Sikos, Les; Greenberg, Clayton; Drenhaus, Heiner; Crocker, Matthew W.

Information density of encodings: The role of syntactic variation in comprehension

Proceedings of the 39th Annual Conference of the Cognitive Science Society(CogSci 2017), pp. 3168-3173, Austin, Texas, USA, 2017.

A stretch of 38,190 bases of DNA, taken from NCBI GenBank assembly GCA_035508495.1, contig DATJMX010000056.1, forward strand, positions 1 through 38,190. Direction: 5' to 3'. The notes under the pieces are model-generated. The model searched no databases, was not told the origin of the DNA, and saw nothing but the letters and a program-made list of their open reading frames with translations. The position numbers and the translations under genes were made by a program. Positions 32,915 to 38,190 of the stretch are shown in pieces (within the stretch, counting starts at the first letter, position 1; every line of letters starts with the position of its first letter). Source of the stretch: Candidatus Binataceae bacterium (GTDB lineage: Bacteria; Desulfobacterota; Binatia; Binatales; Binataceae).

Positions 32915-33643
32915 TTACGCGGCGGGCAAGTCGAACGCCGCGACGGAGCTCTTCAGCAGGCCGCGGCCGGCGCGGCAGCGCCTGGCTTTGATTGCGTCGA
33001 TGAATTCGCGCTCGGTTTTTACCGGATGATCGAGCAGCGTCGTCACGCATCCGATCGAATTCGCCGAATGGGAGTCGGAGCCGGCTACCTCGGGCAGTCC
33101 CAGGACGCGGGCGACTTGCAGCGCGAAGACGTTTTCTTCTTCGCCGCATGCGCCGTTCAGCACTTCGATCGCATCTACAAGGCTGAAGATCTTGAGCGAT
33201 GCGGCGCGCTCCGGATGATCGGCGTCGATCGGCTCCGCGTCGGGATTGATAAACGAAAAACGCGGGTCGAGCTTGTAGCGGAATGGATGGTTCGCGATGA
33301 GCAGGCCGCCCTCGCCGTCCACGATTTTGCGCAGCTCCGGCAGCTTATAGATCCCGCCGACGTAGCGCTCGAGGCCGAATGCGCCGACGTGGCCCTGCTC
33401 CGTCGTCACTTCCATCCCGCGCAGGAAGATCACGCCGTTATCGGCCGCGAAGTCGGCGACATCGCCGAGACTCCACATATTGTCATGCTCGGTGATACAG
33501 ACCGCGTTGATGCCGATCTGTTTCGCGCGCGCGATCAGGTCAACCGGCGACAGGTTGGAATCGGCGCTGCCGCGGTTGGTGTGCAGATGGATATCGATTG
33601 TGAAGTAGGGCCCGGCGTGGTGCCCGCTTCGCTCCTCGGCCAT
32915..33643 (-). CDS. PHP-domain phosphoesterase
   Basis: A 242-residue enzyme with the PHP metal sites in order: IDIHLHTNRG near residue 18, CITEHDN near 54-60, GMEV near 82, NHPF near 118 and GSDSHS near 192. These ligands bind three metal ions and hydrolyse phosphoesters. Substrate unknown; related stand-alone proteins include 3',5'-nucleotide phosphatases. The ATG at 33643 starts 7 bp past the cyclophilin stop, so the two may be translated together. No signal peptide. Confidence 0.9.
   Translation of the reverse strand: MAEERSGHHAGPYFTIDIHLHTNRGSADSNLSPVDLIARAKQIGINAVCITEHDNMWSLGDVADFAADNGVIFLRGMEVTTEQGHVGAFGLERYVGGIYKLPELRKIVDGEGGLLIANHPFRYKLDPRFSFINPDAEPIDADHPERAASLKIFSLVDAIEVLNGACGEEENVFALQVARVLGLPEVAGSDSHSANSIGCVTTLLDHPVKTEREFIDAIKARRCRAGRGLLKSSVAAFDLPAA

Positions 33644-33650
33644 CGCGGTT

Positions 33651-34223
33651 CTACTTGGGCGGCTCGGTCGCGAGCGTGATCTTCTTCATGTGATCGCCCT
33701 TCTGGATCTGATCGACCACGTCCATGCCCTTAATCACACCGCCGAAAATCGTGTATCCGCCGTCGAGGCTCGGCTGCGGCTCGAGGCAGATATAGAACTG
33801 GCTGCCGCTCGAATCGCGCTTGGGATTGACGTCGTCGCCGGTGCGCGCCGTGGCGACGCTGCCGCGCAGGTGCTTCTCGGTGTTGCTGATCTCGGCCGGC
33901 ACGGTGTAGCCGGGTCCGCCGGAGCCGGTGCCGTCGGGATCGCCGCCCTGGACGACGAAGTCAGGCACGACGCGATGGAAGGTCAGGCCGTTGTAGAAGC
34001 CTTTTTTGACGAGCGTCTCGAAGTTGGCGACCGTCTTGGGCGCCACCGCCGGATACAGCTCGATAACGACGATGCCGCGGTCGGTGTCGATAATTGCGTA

The Uniform Information Density (UID) hypothesis links production strategies with comprehension processes, predicting that speakers will utilize flexibility in encoding in order to increase uniformity in the rate of information transmission, as measured by surprisal (Jaeger, 2010). Evidence in support of UID comes primarily from studies focusing on word-level effects, e.g. demonstrating that surprisal predicts the omission/inclusion of optional words. Here we investigate whether comprehenders are sensitive to the information density of alternative encodings that are more syntactically complex. We manipulated the syntactic encoding of complex noun phrases in German via meaning-preserving pre-nominal and post-nominal modification in contexts that were either predictive or non-predictive. We then used the G-maze reading task to measure online comprehension during self-paced reading. The results are consistent with the UID hypothesis. Length-adjusted reading times were facilitated for pre-nominally modified head nouns, and this effect was larger in non-predictive contexts.